children in immigration

Children in Immigration

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You are a U.S. citizen and you want to apply to adjust the status of your non-US citizen child.  In immigration law a “child” may be defined differently than what we would normally think of as a child. The Immigration and Nationality Act (INA) defines “child” for us. 

INA 101(b) defines a “child” as an unmarried person under 21.  If the person is over age 21 then s/he is referred to as the “unmarried son or daughter over 21.”

The INA does not distinguish between “legitimated” and “unlegitimated” children. However, children born “out of wedlock” are treated differently than children born “in wedlock.” A parent can go through the legal process to have the child legitimated but it must be completed before the child turns 18 years old.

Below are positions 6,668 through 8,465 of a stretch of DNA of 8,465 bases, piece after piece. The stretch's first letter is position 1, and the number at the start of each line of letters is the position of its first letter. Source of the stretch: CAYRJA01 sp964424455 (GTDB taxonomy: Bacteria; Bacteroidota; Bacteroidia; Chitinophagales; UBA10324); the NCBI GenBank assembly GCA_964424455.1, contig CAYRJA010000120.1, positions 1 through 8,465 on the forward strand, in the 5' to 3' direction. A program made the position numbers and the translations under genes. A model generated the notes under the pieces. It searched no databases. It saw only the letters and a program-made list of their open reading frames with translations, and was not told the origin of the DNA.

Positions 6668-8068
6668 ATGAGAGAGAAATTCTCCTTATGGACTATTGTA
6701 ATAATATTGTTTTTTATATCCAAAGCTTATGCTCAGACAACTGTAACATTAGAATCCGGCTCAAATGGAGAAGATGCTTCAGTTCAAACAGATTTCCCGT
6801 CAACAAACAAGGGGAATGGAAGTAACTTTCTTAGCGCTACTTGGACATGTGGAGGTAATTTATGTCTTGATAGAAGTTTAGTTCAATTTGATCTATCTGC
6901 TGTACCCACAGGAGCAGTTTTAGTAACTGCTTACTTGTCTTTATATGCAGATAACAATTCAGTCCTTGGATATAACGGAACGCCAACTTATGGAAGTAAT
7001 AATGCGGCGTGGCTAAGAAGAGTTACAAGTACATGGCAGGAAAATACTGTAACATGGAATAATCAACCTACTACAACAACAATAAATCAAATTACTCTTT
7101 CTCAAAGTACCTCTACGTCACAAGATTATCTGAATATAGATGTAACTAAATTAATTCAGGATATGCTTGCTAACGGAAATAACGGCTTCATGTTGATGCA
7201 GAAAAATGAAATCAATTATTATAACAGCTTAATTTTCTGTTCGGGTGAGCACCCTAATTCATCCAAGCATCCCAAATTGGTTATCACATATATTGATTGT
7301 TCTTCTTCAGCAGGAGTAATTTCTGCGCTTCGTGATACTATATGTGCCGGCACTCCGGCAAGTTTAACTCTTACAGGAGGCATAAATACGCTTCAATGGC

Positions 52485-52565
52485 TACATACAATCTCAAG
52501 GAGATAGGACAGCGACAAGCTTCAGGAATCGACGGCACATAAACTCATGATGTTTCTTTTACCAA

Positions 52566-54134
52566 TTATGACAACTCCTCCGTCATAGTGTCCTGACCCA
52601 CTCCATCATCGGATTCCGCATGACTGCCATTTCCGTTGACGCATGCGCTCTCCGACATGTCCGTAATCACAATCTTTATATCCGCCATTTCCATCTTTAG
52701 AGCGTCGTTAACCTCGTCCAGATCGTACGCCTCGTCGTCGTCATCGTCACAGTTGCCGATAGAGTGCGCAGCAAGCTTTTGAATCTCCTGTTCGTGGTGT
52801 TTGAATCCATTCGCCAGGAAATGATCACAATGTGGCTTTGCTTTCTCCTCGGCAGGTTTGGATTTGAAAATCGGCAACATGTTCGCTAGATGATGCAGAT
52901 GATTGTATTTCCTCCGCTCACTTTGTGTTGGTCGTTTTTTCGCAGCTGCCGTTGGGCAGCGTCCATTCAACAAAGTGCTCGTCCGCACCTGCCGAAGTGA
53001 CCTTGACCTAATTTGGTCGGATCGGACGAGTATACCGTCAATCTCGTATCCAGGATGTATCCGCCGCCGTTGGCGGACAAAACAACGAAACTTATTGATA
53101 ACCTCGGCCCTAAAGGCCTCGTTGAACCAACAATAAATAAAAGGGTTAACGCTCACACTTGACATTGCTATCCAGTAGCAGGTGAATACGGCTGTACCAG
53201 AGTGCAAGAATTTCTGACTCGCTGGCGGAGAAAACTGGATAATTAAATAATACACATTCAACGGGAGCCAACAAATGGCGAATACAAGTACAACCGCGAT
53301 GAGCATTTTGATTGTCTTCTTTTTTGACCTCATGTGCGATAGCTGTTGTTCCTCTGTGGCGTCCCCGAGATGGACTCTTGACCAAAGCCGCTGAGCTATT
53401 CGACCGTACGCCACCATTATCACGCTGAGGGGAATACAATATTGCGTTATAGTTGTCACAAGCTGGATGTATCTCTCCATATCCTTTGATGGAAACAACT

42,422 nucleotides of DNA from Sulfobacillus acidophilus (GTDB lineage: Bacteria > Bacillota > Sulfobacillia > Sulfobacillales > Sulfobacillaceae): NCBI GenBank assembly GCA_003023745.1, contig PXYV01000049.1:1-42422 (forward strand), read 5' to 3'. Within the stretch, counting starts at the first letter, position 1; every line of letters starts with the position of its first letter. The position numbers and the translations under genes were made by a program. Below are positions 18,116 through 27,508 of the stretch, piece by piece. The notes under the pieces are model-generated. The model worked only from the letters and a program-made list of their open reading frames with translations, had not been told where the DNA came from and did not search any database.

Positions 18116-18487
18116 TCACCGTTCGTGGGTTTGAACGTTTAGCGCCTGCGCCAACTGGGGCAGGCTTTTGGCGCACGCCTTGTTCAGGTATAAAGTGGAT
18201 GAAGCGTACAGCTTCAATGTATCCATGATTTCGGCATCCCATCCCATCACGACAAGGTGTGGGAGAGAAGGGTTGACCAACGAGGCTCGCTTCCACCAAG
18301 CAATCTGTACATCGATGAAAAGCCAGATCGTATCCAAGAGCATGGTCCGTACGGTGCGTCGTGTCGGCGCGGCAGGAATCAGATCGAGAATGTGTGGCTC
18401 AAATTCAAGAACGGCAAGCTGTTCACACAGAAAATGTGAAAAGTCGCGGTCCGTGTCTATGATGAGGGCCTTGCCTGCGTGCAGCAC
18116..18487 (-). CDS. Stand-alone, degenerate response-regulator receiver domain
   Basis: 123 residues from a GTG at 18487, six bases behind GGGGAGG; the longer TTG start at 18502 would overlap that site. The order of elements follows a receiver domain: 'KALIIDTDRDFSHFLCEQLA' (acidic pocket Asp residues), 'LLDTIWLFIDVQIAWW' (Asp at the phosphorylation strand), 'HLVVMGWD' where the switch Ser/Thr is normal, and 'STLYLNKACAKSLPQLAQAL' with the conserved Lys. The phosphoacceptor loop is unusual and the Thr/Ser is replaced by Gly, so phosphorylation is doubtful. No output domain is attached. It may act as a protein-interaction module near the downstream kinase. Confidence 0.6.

For a stepchild to qualify for an adjustment of status based on a family relationship, the parents must have married before the child turned 18.  Nevertheless,  the stepchild-stepparent relationship continues even if the natural parent dies.

An adopted child must have been adopted before age 16.  The parent must have had legal custody of the adopted child for at least two years. When dealing with an adopted child, the attorney must delve into the adoption thoroughly. Once a child has been adopted, the biological parents cannot get an immigration benefit for that child.

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